When I traveled Africa all I traveled with was what I was wearing and a coconut bag which had several flutes, bamboo flutes, and my kit, and a change of underwear. That’s all I had. So I sat under the tree, I pulled out my flute, and I’ll have to show you the flute, I have all of the—I have the exact flute. I pull out my flute, just to soothe myself, because I’m looking at lions man, and I was playing my flute for my own self and I felt this presence around me. I open up one eye and these monkeys are—about 30 monkeys come out of this tree and all sitting out there in front of me and I’m playing the flute, they’re grey, black faces, orange, the palms of their hands were orange, and they’re all looking at me.

So I played, I played, and I played and after I’d finished playing, they all ran up the tree. They took my—I had a little lunch, they took all my fruit, went up the tree—that was my first experience at looking at a live animal outside of a zoo. So I was able to study there. He gave me a hut, said, “You stay here tonight.” No light, not even a kerosene lamp nothing, no bed, a mat, asleep on the floor, and a hut. He says, “I’ll be back in the morning.” I said, “Man, you gonna leave me man? I thought you were going to take me to your village?” He said, “Nah you stay here I’m going back—I’ll be back.”

So, in the morning I’m waking up and it was so dark in that hut, I literally could not see my hand. So I woke up in the morning and I heard barking all around me. I said, “Oh my God,” I thought they were wild dogs. So I had to get my nerve up, I peeked out of the hut, and man, they were zebras barking. I didn’t know zebras barked like dogs. Heck all these zebras are barking I said, “My God.” And they were doing some great rhythms. So finally he came back and I said, “You know my brother, I really want to learn from you the rhythms of the Massai because I’m studying, I’m a student. I teach but I have to bring back information for my students, how do you learn these rhythms?”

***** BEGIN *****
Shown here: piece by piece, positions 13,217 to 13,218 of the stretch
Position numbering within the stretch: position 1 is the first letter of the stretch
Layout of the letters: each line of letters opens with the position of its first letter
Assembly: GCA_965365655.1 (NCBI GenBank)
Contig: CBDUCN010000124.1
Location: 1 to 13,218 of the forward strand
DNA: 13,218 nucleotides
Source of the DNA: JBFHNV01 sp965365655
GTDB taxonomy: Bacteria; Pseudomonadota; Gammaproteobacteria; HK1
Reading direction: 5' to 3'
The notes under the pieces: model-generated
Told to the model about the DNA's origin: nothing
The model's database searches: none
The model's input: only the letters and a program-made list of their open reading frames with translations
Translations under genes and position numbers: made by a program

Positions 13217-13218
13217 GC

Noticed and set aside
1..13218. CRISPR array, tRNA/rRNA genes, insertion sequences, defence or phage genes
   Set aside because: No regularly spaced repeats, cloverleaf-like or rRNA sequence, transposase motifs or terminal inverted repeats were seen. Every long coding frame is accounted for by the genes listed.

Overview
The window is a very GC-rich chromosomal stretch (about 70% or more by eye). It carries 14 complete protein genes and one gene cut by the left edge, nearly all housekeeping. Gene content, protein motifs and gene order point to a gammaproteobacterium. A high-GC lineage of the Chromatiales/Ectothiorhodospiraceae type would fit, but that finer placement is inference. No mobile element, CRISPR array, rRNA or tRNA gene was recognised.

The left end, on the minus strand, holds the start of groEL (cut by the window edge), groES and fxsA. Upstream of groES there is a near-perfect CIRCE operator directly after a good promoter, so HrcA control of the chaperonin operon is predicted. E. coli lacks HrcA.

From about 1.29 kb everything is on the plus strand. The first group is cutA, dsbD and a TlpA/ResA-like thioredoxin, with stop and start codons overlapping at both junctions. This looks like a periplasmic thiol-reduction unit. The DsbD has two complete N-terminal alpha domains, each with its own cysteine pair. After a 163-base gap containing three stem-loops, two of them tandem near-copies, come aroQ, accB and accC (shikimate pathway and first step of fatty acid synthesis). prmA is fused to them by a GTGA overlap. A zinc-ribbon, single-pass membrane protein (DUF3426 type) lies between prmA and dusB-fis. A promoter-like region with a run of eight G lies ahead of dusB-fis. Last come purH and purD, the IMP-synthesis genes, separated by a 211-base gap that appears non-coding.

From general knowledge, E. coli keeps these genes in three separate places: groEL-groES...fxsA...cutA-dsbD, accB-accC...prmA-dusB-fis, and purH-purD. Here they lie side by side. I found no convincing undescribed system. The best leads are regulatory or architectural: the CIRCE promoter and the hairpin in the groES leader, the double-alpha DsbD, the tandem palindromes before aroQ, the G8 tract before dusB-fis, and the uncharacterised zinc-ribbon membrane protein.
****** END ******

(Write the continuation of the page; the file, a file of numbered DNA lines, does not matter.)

He told me to lie down on the ground. I said, “What you mean?” “Lay down boy!” So I lay down he put his foot on my head said, “Put your ear to the ground.” And he took a stone and he threw it at all the animals and they all began to run, the wildebeests, he said “You hear that? That’s where we learn our rhythms.” Multiple rhythms, I was hearing it, he said “That’s where we learn. We play those rhythms. As children we play those rhythms.”

That’s the way I began to understand multiple rhythms, the Massai learned by listening to the hoof beats of animals. That was a great lesson for me. So while I was there I studied; I got a little drum, and I studied the rhythms of animals. And it took me back to, believe or not, to Sun Ra, because his band played the same type of rhythms. When I got in his band man — oh my drum’s upstairs. The drum I have upstairs, the conga drum, is the drum I played with Sun Ra. I studied conga drums with a brother, I forget his name—anyway, the rhythms I was hearing those animals and the rhythms of the Massai, those were the same rhythms Sun Ra’s band played. And those are the rhythms I used in one of my recordings on my album. I used those same concepts of rhythms on one of my albums that I recorded back in the 60’s. So my greatest lessons in terms of learning rhythms were from animals, with the Massai.

Willard Jenkins: What were the circumstances behind your relocation to Washington D.C. and what year was that?